Then one of the women from the mines earlier comes in and slowly begins to disrobe in front of him, and she doesn't look too keen about it. Jackson just sits there with his mouth hanging open for a while until he gets his wits back and tries to lead her back outside nicely. But the elder's waiting outside and he seems a bit concerned that Jackson's not happy with their offering, so he smiles and thanks the guy, then brings her back inside.

This works out though as he's able to get her name (Sha'uri) and discovers that she knows the point of origin symbol for Earth. He tried to illustrate his journey from the pyramid in the sand on the floor and she misunderstood, thinking it was more forbidden writing... then corrected it. So much sand in this place.

He manages to ask her where she saw the symbol and she agrees to take him there, so he's making some actual progress now!

Feretti and the others left behind at the gate aren't doing so well though, as that giant spaceship from the prologue decides to use their pyramid as a landing platform and comes down right over their heads. I'm sure they've recycled some of the shots in this sequence from earlier, and they still look terrible, but the thing looks much better from a distance.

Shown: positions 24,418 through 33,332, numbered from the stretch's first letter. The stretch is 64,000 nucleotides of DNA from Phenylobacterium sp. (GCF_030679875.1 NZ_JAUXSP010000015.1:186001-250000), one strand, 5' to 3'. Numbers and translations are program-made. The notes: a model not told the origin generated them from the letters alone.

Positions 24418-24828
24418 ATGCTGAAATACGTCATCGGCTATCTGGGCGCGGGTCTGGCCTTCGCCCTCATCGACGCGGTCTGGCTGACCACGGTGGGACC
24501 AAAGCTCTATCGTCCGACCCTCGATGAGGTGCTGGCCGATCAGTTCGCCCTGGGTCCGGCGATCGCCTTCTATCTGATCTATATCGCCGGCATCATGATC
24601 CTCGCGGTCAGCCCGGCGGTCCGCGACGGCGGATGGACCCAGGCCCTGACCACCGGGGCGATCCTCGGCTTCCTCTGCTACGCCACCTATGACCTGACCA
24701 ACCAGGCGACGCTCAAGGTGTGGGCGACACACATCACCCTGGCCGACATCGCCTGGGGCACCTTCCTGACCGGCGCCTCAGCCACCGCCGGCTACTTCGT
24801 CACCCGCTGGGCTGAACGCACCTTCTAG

I wondered briefly if the ship coming down was what caused that super sandstorm earlier, but then I realised that if that were the case then it must've been landing for hours by this point.

So we're one hour into the movie now and it's taken the next big turn, finally introducing the antagonist. Seems weird for a sci-fi epic to go so long without conflict, but it's definitely turned up now and Feretti's men are ready for it.

Well they were on alert anyway; turns out that they weren't quite ready for a ninja to stalk them from the shadows and take them out one by one.

Wait, that's not a ninja, that's a Jaffa from the SG-1 series! Except not quite as this guy's entirely human instead of just mostly human. Plus his animatronic head's a lot more elaborate.